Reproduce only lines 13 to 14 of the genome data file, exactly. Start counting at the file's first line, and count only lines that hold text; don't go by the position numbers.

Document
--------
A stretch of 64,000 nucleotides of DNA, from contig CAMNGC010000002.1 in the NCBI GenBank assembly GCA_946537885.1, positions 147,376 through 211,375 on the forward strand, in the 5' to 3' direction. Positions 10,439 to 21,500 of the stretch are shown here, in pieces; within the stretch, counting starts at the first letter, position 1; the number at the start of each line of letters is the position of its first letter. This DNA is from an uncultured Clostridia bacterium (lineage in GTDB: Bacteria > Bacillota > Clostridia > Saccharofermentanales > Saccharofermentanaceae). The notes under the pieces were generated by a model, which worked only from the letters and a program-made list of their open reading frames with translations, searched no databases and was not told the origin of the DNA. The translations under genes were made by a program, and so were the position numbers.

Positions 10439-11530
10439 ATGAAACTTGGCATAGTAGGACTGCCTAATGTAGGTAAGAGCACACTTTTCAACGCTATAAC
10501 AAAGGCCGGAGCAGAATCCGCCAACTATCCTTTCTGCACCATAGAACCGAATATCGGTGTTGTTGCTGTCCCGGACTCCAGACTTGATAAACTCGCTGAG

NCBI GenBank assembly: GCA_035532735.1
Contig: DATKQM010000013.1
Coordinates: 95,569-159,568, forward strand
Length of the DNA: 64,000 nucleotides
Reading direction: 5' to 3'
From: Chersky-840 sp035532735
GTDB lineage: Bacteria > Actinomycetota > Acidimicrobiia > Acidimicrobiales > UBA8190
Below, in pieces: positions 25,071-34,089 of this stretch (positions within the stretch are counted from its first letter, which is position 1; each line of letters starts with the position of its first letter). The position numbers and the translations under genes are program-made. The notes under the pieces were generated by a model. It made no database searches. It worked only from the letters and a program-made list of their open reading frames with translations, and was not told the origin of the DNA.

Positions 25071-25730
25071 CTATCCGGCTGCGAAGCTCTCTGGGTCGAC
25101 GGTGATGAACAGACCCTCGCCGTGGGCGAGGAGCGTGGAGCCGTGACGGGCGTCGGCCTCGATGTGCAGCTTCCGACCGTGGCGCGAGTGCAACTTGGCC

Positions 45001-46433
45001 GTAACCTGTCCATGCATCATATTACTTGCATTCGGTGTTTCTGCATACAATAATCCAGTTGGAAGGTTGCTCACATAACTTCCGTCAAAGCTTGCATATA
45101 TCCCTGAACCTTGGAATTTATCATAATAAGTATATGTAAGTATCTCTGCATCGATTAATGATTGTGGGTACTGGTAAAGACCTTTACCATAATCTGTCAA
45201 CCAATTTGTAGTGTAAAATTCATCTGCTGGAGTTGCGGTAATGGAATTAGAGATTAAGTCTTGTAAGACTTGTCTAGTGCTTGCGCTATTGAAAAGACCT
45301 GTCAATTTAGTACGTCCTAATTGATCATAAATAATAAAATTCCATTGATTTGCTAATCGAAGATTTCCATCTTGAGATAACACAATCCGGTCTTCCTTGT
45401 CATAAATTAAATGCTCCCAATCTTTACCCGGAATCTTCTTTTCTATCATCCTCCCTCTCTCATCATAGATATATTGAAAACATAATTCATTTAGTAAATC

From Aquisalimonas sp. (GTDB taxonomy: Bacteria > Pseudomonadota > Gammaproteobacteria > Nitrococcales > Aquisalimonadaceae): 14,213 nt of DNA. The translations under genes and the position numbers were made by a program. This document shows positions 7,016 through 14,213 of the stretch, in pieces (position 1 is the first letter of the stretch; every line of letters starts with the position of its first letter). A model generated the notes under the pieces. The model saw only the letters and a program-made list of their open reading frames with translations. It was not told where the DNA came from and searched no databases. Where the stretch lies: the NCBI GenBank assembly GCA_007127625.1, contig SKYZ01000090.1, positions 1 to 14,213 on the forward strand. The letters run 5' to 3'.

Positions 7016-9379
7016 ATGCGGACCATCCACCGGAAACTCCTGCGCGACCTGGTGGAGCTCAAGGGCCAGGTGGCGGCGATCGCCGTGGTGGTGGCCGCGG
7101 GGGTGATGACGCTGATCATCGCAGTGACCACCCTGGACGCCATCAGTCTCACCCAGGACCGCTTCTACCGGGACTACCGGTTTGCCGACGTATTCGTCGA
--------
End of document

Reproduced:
Positions 25071-25730
25071 CTATCCGGCTGCGAAGCTCTCTGGGTCGAC